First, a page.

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Unbalanced volume (channels) on headset audio


I use a headset to make phone calls and when they are mono the great awesomeness of the Linux audio stack seems to change volume only on the active channel (e.g. the right channel). So when I listen to some music (stereo) afterwards the channels are not balanced anymore and one side is louder than the other. And this persists thanks to saving the preferences across reboots. Duh.

As usually checking Pulseaudio (pavucontrol) is useless, it shows balanced channels.

But checking Alsa (alsamixer) revealed the issue and alsamixer can fix this, too:

Step 1: run alsamixer in a terminal and select your headset after pressing [F6]:

Alsamixer: Select sound card

Step 2: Select the headset audio output with [<-] and [->] cursor keys:

Alsamixer: Unbalanced channels on the headset (left / right channel loudness are different)

Step 3: Press [b] to balance the left and right channels:

Alsamixer: Balanced channels (left / right channel loudness) again

Step 4: Press [Esc] to exit alsamixer which will keep the changed settings (... great choice of key, [q] raises the left channel's loundness ...).

Step 5: Save this setting by running sudo alsactl store which should update /var/lib/alsa/asound.state with the fixed settings so they persist across reboots.

Step 6: Enjoy music again :-).

If you need to script this, amixer is the tool to use, e.g. amixer -c 1 set "Headset" 36.
1 is the card number which you see in alsamixer, "Headset" is the channel name, also from alsamixer (which can contain blanks, hence the quotes around the name) and 36 is the desired loundness level for both channels. See the screenshots above where to find the data or run aplay -l to see the cards on your PC and amixer -c 1 (with your card id) to see the channels that (virtual, USB) sound card has.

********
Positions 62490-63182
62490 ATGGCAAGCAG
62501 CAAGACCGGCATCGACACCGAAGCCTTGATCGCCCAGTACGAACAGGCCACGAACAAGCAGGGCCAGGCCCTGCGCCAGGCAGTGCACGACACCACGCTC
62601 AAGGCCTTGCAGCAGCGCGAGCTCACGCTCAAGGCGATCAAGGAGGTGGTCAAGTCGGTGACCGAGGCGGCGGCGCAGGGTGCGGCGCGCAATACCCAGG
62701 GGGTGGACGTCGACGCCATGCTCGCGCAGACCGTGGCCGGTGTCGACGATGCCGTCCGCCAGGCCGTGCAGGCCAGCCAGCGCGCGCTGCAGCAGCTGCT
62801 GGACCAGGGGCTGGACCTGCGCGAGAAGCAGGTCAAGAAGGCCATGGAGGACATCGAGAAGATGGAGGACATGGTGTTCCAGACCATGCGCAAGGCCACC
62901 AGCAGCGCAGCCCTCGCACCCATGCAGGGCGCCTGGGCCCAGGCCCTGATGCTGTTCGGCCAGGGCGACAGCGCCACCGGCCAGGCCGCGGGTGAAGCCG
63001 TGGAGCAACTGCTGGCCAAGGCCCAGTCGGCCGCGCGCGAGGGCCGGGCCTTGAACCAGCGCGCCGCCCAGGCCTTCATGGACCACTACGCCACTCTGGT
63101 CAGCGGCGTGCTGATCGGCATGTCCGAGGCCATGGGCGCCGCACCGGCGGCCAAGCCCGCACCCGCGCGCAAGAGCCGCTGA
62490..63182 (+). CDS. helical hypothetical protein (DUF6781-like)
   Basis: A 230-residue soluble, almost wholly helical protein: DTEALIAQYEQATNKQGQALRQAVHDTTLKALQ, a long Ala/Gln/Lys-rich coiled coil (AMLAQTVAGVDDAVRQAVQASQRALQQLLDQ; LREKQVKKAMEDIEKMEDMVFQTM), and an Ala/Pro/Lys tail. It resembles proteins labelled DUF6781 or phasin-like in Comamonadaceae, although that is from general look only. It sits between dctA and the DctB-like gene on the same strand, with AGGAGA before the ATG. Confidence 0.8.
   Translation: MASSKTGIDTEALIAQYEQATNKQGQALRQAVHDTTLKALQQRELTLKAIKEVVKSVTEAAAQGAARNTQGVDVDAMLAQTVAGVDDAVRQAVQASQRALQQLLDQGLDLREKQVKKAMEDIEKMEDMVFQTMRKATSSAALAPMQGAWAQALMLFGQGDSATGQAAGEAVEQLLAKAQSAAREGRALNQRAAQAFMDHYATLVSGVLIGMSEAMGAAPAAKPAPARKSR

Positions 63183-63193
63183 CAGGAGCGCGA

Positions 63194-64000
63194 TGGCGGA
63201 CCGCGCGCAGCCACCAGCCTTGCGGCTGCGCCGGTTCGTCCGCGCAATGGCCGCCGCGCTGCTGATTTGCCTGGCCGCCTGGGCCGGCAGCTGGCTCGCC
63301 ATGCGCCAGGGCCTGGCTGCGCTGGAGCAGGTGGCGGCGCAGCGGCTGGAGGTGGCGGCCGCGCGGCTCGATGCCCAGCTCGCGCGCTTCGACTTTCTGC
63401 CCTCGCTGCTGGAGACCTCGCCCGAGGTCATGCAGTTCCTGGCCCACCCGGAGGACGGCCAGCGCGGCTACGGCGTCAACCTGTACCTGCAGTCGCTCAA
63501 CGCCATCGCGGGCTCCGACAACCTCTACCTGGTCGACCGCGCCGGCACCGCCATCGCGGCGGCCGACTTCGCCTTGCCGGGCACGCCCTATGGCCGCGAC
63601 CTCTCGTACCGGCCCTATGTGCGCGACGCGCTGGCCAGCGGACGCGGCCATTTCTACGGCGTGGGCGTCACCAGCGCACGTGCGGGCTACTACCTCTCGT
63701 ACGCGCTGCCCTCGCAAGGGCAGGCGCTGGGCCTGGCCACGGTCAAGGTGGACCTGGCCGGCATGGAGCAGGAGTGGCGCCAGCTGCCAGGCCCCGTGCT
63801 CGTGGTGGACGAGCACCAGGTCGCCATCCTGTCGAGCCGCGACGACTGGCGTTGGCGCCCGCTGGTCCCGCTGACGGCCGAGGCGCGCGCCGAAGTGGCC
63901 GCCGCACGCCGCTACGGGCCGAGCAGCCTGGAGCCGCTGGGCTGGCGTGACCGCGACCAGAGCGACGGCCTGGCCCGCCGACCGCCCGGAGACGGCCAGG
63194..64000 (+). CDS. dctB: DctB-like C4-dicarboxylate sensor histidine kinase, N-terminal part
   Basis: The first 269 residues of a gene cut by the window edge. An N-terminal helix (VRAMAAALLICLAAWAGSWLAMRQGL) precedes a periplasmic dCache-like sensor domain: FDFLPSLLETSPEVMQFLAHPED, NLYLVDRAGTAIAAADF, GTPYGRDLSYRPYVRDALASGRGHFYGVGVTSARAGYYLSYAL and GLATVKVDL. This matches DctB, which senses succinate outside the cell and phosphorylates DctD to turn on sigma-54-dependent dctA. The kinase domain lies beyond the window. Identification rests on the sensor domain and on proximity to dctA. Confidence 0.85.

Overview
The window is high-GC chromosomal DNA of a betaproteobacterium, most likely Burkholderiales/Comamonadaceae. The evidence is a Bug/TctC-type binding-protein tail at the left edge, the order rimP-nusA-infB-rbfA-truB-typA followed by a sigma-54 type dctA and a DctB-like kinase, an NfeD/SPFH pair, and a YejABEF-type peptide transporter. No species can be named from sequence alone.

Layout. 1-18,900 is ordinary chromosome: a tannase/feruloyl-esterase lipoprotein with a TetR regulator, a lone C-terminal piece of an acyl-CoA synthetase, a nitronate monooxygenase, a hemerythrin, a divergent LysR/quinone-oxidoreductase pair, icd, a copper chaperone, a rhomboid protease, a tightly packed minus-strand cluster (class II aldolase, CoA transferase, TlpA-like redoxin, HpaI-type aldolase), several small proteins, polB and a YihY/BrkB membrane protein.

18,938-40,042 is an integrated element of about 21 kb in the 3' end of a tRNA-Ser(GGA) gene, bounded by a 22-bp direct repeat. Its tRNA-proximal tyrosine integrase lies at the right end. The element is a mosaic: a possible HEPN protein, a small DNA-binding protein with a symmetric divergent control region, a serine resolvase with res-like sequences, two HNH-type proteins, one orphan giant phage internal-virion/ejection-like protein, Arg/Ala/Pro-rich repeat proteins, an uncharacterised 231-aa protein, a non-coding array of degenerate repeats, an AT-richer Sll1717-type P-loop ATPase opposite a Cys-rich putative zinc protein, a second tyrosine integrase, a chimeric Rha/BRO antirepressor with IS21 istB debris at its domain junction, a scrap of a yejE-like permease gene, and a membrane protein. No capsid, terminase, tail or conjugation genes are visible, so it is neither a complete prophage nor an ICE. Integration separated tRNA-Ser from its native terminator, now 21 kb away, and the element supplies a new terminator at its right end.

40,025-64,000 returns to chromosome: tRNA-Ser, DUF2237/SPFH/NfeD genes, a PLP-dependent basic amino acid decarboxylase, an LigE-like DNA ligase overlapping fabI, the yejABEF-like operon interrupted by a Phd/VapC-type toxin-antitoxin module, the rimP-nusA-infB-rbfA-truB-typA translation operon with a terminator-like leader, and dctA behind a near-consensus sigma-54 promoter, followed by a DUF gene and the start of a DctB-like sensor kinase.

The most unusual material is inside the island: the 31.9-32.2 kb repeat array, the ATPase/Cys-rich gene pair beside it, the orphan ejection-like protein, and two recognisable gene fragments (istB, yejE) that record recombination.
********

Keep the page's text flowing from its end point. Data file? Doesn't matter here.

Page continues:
Converting a DVD film (mpeg2) to DV


There are a gazillion web pages telling you how to convert DV to MPEG2 for DVD use. But I got a DVD from a corporate event and needed to convert it to DV to be cut in kdenlive. So just the other way around. Try to find a web page about that direction (needle in haystack, anyone?).

Giving up on google, I tried unsuccessfully with the swiss army knife that comes to mind first (ffmeg).

While something like ffmpeg -i vts_01_1.vob -i vts_01_2.vob -i vts_01_3.vob -sameq -target dv ../Raum_Video.avi creates a nice .avi, even mplayer complains about it violating the dv and avi standards.

So back to digging around in tutorials and forums and trial and error with other tools. Finally I found Avidemux to be the tool of choice. It encapsulates ffmpeg and other tools nicely to make them produce the expected results. Set video to DV (lavc), Audio to WAV PCM and the container format to AVI and go grab a coffee meal. It creates a nice DV file that you can easily work with in your favorite video editor.

Screenshot of Avidemux in action